Acorn trees produce acorns every year. The acorns are usually harvested during late fall or early winter. They are then dried and leached or stored for use later.
In order to get the maximum amount of nutrients from the acorns, you need to remove them from their shell and grind them to make them most easily usable as flour.
Leaching involves soaking the acorns in water at room temperature or boiling water. There are two main methods of leaching: cold and hot.
This article will cover how to cold leach acorns, how to hot leach acorns, and where to get acorns from.
Table of Contents
Cold vs Hot Leaching Acorns
Cold leaching is the best method for creating a versatile end product that is suitable for use as a fine flour or a coarse polenta.
Acorn flour doesn’t contain any gluten, so it won’t rise on its own when baking. That’s why you may see recipes call for half regular flour and half acorn flour. However, cold-leached acorn flour by itself will work on smaller baked goods, like brownies and cookies. Acorn flour can help add a rich and deep flavor to any dish you use it in.
Hot leaching cooks the starch in the acorns (making them suitable for soups and grits), so baked goods made with hot-leached flour may fall apart. Cold leaching preserves the starch that helps bind your baked goods, so if you like to bake, cold-leaching is the way to go.
How To Cold Leach Acorns
Cold leaching acorns is easy to learn, but will just take some patience as you’ll need to repeat some steps.
The first step before starting the leach process is to crack open the acorns. You can get a hand crank cracker that makes cracking multiple acorns really easy. They can be hard to find though, so one of the Drosselmeyer crackers will be good.
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- As you’re cracking the acorns, be sure to throw away any bad nuts, like ones with mold.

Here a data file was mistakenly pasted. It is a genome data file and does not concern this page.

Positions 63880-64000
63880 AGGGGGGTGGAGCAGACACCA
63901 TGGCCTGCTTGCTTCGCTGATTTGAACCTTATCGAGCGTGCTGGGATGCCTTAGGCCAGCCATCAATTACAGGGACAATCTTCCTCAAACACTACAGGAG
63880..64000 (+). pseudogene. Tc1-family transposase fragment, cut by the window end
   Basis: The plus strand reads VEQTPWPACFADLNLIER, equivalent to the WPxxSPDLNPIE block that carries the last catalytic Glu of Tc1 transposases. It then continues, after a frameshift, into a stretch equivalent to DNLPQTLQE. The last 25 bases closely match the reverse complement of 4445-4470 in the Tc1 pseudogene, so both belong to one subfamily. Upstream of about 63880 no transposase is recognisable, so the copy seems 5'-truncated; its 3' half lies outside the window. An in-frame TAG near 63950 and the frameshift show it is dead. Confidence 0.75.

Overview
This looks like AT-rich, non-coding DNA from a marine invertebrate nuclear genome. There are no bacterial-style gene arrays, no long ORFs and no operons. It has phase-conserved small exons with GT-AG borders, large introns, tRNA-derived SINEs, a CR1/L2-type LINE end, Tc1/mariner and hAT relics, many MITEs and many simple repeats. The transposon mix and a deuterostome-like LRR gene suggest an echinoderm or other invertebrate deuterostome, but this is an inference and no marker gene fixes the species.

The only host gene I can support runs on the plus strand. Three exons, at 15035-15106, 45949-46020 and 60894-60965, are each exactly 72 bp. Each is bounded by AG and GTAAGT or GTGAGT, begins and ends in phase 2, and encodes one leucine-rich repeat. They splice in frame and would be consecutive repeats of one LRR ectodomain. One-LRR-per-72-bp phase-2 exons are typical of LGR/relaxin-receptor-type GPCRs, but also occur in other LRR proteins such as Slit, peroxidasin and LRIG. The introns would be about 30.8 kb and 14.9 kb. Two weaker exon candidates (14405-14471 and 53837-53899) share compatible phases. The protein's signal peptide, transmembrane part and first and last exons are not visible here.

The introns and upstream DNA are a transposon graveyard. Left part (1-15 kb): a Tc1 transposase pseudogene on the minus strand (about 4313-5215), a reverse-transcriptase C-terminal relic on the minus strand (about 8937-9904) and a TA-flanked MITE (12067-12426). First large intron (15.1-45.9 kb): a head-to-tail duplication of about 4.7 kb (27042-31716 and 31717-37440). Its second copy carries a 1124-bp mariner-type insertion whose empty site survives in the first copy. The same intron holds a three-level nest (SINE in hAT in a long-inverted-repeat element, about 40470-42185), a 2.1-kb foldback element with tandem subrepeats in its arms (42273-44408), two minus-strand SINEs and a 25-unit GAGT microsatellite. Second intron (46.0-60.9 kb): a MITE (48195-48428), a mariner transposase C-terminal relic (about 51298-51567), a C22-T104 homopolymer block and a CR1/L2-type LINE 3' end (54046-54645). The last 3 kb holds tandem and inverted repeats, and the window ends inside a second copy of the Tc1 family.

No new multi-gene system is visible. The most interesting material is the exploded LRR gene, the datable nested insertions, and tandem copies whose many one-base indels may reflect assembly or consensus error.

- Once you’ve cracked the acorns and separated the nut meat from the shells, it’s time to grind the acorns.
- Use a Vitamix or hand mill to grind the shelled acorns. A Vitamix will give you a finer grind that you can use for flour and baking. A hand mill will give you a coarse grind, to use in cooking foods like falafel.
- After you’re finished grinding, get a large container, glass or plastic, with a tight lid. Pour the ground acorn meal into the container, but not all the way to the top. Stick to about halfway and then fill the rest with water.
- The leaching process will begin as the tannins leach out of the nuts. The water will turn brown as well.
- When you see brown water, change out the brown water for fresh water. Change out the water at least every 24 hours.
- Repeat the process of changing the water out until you don’t taste bitterness in the acorn meal. I usually start tasting the meal after 4-5 days.
- Once the bitterness is gone, pour acorn meal out into a dish towel.
- Twist the dish towel closed, gather the four corners together, and continue to twist until water starts dripping out of the bottom of the dishcloth. If you cannot remove any more water from the dish towel by twisting and squeezing, squeeze the dish towel one more time and you should be done.
- The acorn meal is now ready to be used. You can use it right away or you can dry it and freeze it for later.
If you don’t dry the meal and decide to freeze it when still wet, be sure to adjust how much liquid you use in recipes later.